Likewise, with digital, if you leave your shutter open for a long time, you are going to get increased noise/artifacts, and this is also when your hot pixels begin to show up in the final product. These problems will be less with a DSLR. If you are using a DSLR, check to see if it has a "dark frame subtraction" function, aka night photo noise reduction. The camera will take a picture of the same shutter speed but with the shutter closed, which creates a completely black frame, except for the hot pixels (which will be the same as the frame before). THe camera then uses this info to subtract the hot pixels from the original picture.

Whew. Sorry for rambling. CLIFFS: Experiment! If you do have digital, it's like previous poster said. Instant feedback. Good luck...hope the skies stay clear.
 

AndrewR

Lifer
Oct 9, 1999
11,157
0
0
Originally posted by: MS Dawn
Originally posted by: tfinch2
You're shooting digital with instant feedback. Experiment to find the right setting. It's never the same with long exposures and different conditions like that.

Problem is the camera can never be perfectly still.

Even when tied up to the pier movement is evident. I want to catch Leonids but between the movement factor and stupid clouds (every time we overnight somewhere and I actually want to use shore leave it's friggin' cloudy! Enough already! :| )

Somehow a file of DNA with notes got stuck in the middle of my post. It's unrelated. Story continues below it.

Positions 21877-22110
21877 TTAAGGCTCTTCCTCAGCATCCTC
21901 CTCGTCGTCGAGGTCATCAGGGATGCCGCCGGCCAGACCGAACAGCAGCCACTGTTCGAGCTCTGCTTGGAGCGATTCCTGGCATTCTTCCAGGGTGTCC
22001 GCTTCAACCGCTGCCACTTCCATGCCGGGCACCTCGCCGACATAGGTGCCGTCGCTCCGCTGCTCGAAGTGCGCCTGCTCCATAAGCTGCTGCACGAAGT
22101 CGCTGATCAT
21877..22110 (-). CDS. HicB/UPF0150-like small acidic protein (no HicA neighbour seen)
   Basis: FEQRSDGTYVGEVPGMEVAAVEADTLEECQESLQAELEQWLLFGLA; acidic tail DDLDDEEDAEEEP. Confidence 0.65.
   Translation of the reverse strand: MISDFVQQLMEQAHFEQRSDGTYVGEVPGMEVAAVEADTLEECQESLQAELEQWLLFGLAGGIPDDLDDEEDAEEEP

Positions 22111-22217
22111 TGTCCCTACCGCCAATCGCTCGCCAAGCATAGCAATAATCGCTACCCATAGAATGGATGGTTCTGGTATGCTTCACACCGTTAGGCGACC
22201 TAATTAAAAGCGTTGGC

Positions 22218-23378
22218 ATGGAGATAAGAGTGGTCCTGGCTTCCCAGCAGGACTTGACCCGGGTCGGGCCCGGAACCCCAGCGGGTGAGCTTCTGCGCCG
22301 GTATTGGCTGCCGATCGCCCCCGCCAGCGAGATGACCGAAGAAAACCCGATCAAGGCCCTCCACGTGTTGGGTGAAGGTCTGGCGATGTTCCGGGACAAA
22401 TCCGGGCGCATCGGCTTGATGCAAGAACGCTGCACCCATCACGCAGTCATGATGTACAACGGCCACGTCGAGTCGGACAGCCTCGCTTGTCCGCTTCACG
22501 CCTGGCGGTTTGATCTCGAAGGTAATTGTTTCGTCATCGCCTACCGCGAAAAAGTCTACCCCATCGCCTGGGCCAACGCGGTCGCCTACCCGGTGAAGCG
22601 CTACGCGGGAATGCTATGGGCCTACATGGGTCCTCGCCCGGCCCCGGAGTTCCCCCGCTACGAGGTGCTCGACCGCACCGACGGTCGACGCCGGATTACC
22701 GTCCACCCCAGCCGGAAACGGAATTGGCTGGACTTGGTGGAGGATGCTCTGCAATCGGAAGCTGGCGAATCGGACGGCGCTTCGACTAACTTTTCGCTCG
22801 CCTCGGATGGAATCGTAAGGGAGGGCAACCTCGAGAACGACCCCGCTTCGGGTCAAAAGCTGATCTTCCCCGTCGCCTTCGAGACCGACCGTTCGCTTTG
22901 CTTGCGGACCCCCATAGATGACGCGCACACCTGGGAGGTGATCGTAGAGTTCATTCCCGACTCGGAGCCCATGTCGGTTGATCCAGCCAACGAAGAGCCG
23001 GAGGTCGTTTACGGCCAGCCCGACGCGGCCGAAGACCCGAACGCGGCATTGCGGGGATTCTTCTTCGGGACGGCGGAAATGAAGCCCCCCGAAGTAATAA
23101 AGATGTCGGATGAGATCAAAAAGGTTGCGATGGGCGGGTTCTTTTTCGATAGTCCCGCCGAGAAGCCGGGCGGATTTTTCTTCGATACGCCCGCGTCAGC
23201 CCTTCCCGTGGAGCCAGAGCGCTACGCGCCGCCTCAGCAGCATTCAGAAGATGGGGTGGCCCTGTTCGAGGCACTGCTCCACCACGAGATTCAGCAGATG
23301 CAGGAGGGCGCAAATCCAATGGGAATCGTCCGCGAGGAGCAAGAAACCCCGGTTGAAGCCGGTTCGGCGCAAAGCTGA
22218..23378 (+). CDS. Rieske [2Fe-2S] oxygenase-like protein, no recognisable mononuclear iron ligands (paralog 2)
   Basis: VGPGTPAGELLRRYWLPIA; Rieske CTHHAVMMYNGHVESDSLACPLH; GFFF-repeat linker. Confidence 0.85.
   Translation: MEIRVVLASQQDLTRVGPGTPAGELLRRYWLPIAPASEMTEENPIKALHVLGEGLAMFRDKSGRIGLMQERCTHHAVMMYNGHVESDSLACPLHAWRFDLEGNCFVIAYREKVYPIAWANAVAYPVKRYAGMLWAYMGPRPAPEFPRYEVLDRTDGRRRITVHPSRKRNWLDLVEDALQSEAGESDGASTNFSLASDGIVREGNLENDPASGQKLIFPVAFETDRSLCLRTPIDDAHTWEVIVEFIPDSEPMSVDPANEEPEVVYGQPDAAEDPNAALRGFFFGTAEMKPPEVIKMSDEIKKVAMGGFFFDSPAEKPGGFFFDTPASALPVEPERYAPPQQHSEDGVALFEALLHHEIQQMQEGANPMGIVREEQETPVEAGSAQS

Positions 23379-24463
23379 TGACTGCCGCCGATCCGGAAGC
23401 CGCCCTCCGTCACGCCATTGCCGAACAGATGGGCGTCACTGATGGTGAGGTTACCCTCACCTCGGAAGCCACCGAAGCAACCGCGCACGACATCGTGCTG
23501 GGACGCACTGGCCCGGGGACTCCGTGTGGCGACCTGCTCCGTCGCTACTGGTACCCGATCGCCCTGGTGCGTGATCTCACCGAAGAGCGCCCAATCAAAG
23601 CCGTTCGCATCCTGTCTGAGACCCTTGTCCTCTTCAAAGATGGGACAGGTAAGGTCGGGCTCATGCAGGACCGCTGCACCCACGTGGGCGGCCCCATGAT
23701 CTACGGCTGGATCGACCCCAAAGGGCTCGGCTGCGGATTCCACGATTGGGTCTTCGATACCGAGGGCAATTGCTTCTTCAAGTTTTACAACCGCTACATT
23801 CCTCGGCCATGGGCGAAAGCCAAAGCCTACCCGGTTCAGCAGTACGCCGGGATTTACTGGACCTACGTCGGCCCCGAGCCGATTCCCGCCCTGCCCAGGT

Sounds like you are trying from a boat -- you need to be on land for bulb photography. :)
 

paulney

Diamond Member
Sep 24, 2003
6,912
1
0
If you are truly working with Bulb (and not T) setting, then the camera limit would be around 30 mins I believe (at least for Nikons). But then you have to hold the shutter button with your finger, so it's more of a question of your endurance. Oh, and you'll inevitable shake the tripod while holding the shutter button for that long...

Get a release cable or remote and work with T setting when doing work like that. It gives you much better results.
 

Rubycon

Madame President